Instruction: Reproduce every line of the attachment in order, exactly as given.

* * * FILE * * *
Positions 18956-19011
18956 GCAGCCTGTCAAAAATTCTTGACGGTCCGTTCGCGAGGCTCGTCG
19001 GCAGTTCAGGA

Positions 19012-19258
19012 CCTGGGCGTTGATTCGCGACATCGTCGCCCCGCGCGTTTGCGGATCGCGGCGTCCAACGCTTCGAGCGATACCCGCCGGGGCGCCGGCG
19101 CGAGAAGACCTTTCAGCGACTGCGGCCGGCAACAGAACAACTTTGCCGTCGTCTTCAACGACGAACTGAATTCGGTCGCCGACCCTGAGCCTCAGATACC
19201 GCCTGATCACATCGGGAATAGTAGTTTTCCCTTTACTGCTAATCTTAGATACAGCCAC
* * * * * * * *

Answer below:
Positions 18956-19011
18956 GCAGCCTGTCAAAAATTCTTGACGGTCCGTTCGCGAGGCTCGTCG
19001 GCAGTTCAGGA

Positions 19012-19258
19012 CCTGGGCGTTGATTCGCGACATCGTCGCCCCGCGCGTTTGCGGATCGCGGCGTCCAACGCTTCGAGCGATACCCGCCGGGGCGCCGGCG
19101 CGAGAAGACCTTTCAGCGACTGCGGCCGGCAACAGAACAACTTTGCCGTCGTCTTCAACGACGAACTGAATTCGGTCGCCGACCCTGAGCCTCAGATACC
19201 GCCTGATCACATCGGGAATAGTAGTTTTCCCTTTACTGCTAATCTTAGATACAGCCAC